JamaicaEye assisting crime-fighting
The Ministry of National Security is hailing the national closed-circuit television (CCTV) surveillance programme dubbed ‘JamaicaEye’ as a success in assisting the police’s crime-fighting efforts and maintaining public order.
The public-private partnership, launched in 2018, is designed to network CCTVs owned by the ministry as well as accommodate feed from privately owned cameras.
Registered private citizens are able to share footage from their cameras with the authorities, free of cost.
The system is monitored by trained, technical members from the Jamaica Constabulary Force (JCF).
Senior director of the Major Technology Transformation Branch at the ministry, Arvel Grant, said JamaicaEye is being effectively utilised by the police.
“Right across the island where those cameras are, members of the JCF are leveraging those cameras in their investigations and to provide evidence for matters that are going to court,” he noted.
He said the programme is also aiding the police in its traffic-management activities along thoroughfares across the island.
“The system is used every day in managing traffic around towns, having awareness of what’s happening in and around the major roadways and being able to deploy officers to help manage and control the flow of traffic. It has also been used to identify vehicles that were involved in accidents,” he indicated.
Grant said since the launch of the initiative, the ministry has increased the number of cameras that are a part of the system.
“The number of cameras connected to the system has more than tripled to 605 up from the 180 cameras in 2018, and in the next few weeks we’ll have 100 more government cameras connected to the system,” he said.
Grant said that JamaicaEye is a part of an overall thrust by the ministry to transform the security architecture through investment in improving the infrastructure, mobility, intelligence and technology of the JCF over the next few years.
“There are about 30 key technology and modernisation projects taking place between the MNS and JCF, and JamaicaEye is just one of those projects. So it’s coming from this background of trying to improve the efficiency of the force and expand the JCF communication network, so all of these are projects that are going on to improve efficiency,” he points out.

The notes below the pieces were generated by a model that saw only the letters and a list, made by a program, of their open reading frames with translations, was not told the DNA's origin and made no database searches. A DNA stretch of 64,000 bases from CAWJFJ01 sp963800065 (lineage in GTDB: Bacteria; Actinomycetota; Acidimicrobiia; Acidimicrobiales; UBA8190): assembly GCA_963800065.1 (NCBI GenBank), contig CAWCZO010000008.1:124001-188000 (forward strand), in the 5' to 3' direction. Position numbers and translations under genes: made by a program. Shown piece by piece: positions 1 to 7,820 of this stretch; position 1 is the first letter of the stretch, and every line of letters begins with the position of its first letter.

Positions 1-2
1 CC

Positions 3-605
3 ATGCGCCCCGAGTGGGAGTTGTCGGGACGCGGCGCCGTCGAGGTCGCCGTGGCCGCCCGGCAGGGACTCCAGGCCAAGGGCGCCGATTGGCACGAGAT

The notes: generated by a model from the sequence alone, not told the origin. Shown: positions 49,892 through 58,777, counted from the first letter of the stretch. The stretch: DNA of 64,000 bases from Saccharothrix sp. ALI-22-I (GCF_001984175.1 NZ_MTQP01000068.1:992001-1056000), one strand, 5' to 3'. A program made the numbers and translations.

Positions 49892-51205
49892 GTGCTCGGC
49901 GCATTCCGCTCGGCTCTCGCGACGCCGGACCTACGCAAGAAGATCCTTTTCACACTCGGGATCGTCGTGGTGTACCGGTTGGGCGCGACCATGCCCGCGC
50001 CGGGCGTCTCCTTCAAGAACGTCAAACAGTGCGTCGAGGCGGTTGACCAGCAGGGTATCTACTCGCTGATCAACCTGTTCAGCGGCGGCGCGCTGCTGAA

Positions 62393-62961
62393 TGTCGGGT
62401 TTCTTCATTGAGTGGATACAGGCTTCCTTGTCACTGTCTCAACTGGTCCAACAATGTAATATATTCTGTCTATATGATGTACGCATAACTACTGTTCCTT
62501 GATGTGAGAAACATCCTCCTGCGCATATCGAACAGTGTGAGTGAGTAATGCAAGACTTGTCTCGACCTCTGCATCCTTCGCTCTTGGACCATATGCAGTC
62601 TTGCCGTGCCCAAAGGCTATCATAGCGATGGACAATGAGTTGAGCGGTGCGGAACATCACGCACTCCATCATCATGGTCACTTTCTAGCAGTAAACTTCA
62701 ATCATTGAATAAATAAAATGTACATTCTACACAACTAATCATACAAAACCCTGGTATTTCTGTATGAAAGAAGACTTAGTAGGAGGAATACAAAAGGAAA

Grant said the participation of private citizens is important for the continued success of JamaicaEye and he is encouraging persons to sign on to the programme.
Last year, a memorandum of understanding was signed between the ministry and the Jamaica Gasolene Retailers Association, which represents petroleum retailers, to allow JamaicaEye to connect to approximately 121 gas stations.
“We encourage everyone to look at the website. It will give you the background information that you need to understand how the programme works, and any questions that you have, feel free to reach out to the team. We can help you with technical specifications for cameras and … to help you to connect to the programme,” he noted.
Grant said the ministry has put measures in place to ensure the sustainability of JamaicaEye.
He said there is an arrangement in place for maintenance of the cameras and to conduct repairs.
Grant indicated that focus is being placed on increasing the number of cameras in the network.
“It’s all about expansion, whether through the installation of government cameras or the private sector and forging partnerships. Right now, we are focused on expansion into Santa Cruz and Black River in St Elizabeth,” he informed.
Last year, the project installed additional CCTVs in high-priority strategic locations in Kingston; May Pen, Clarendon; Ocho Rios, St Ann; Negril, Westmoreland; Montego Bay, St James; and Mandeville, Manchester.